Written in response to the following from Reedy’s story prompts: “Write a story where the readers are in on a secret that the characters are unaware of.”
One Friday night, the oak door of The Whistling Dog flew open. The night was clear and tranquil, so every soul in the bar knew it was no breeze that did it.
It was a man: Mitch Larson, tall, bearded, with a thick overcoat and a tattooed face; the jukebox had finished playing ten minutes ago, and he stared into the silence. Moving forward, casting a cursory glance toward the stairway on his right, he walked to a barstool far from the other drinkers. The bartender, Jesse Wilkes, sixty if he was a day, approached, his round spectacles shining with the light emanating from behind the bar. Across the room, Harp Jackson’s hands, the nimble fingers of which aided in guitar-picking and card-slinging alike, slipped, and his deck of cards shot halfway across his table. Sitting opposite him in the booth, Frankie DeMontier—built like a football player, with a severe widow’s peak and a crooked smile—blinked, having never seen Harp’s hands fail him before.
In twenty minutes, one of these men would be dead.
These four weren’t the only company; Darcy Kinsington had been telling an animated story to Gretchen Peck and Margaret Ervine; old Carlson Boatright was on the far corner of the bar, pretending to watch the news; and Dirk Houghan and Ralph Vanceworth were frozen amid a grave chess battle. Everyone hesitated to resume their prior activities; all of them, obviously or not, were watching to see what Mitch would say or do.
It was Jesse who broke the silence. “Any luck?” he asked anxiously, setting down the drink: a glass of Old Forester, neat.
Mitch swirled the bourbon around; in the bar lights, it glowed amber. For a moment it seemed he would make no reply. “Mm.” He nodded. “Y’could say that.” His voice was like sandpaper.
Carlson, the next closest to Mitch, abandoned his pretense of television-watching and leaned in. “What’s that, Mitch? You said you found her?”
“Didn’t say that,” said Mitch, calmly enough, but his face was still downturned, and if either Jesse or Carlson could see his eyes, that man would be very afraid indeed.
Harp, after fumbling his shuffle, had stood up at the newcomer’s words. Now he moved a few steps closer. “What is it, Mitch?”
Mitch didn’t turn. To the glass in his hand, he said, “Spoke to Buddy Salinger.”
This silence was prickly, electric.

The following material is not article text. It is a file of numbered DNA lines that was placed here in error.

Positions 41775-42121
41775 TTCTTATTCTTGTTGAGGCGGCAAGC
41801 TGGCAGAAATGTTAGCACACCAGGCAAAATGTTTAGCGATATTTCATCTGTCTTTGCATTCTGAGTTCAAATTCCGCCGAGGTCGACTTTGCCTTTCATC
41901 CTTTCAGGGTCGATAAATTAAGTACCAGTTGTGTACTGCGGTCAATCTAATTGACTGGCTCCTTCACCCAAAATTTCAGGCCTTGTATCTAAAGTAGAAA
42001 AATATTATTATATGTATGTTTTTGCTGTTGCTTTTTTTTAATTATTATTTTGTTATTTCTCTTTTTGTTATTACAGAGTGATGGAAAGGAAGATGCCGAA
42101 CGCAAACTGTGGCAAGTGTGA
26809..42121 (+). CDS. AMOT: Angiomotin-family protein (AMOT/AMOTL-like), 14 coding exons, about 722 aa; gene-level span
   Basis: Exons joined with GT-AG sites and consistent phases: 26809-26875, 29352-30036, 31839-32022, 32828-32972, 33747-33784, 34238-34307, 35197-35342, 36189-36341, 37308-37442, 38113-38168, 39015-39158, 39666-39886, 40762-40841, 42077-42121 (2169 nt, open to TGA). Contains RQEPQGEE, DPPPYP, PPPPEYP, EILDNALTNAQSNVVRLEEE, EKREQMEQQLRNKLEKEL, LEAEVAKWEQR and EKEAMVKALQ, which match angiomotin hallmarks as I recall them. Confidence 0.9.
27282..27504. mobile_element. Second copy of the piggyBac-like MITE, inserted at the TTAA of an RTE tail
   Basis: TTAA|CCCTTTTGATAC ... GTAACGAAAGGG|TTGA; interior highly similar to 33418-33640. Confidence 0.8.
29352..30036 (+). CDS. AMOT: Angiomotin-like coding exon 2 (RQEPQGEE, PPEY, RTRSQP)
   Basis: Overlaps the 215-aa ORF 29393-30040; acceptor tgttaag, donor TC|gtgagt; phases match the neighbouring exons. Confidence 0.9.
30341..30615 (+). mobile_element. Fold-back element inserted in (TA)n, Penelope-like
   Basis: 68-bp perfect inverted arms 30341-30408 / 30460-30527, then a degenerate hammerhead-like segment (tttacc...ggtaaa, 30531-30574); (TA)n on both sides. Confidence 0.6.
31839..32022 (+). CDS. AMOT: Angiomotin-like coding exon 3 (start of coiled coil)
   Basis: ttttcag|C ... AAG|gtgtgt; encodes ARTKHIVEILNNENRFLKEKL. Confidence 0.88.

Jesse chuckled. “Buddy? What’s he got to do with—?”
“Thought he was in Las Rojas?” Frankie interrupted, standing to join Harp, his brow furrowed.
“He is,” said Mitch. The band on his left ring finger clattered against the lowball glass.
“You drove all the way to Las Rojas?” said Harp.
Downing his bourbon, Mitch set the glass onto the bar, where it gleamed empty. “Li’l drive ain’t nothin.” He indicated for Jesse to give him another.
“Well—what for?” cried Carlson. “What’d Bud say to ya?”
“Called me. Said he had some’n to tell me. So I went.”
Everyone waited. But Mitch seemed to have forgotten there was a conversation happening at all.
Frankie said, “Listen, Mitch. Whatever Buddy said … he ain’t in his right mind. We all know that. Come on. He just prolly wants to feel important, like. Say he was a help to ya.”
“Could be.” Mitch drew his second drink closer. “But he seemed mighty together when I saw him. Mighty sure.”
“What’d he tell ya, Mitch?” said Jesse, softly.
“Said he knew where Sally was. Knew who took her.”
A knight slipped from Ralph’s fingers and clattered to the chessboard, but neither he, Dirk, nor anyone else seemed to notice.
“So—so she was taken?” said Frankie. “Someone took her?”
“’Pears so,” said Mitch, taking a drink.
“Did he know or not?” said Carlson. “Where Sally was, I mean?”
“He knew.” Mitch raked his eyes over the glowing bottles on the wall behind Jesse.
Dirk rose to his feet; he strolled toward the jukebox, as if to shatter this mood with a well-chosen tune.
“Leave it, Dirk,” said Mitch without looking, the loudest he’d spoken.
Dirk froze, then resumed his seat with Ralph.
Mitch went on, “Went to the Browntree Motel just off the fifty-nine. Where Bud was staying.”
“How long’s he stayin there?” said Harp, although not a single one of them intended to make the drive.
“Tonight’ll be his last night, I wager,” said Mitch, as he finished his second bourbon. For a long time, he contemplated the empty glass, the glossy countertop, and the glistening bottles.
He turned around, the movement sudden as the strike of a viper. He looked at Harp, now twenty feet away.
“Thing is, Bud didn’t call me. I called him.”
Harp was either too shocked or too cautious to respond, so Frankie asked the begged question. “Called him? For what? And what’s he got to tell you about Sally anyway? Hell, didn’t all of us—”
Mitch silenced him with his eyes. As Frankie’s Adam’s apple bobbed helplessly, Mitch said, “Yeah, y’all had the same story, di’n’t ya? ’Bout last Saturday.”
Harp broke his silence. “’Course we did, Mitch. We was all together, whatchu mean?”
“Were you?” said Mitch, and no one could speak for a moment. He turned back to the bar, and held up his glass, now full again. “Cheers, Jesse,” he said drily, drinking half of it before returning to Harp and the rest of the crowd. “Ever since Sally’s gone, I kep’ thinkin and thinkin, turnin over ideas in my head. ’Cause you know and I know Sally weren’t the type to run off. She loved me. She loved me.”
It was the most anyone had heard Mitch speak on the subject of Sally’s disappearance.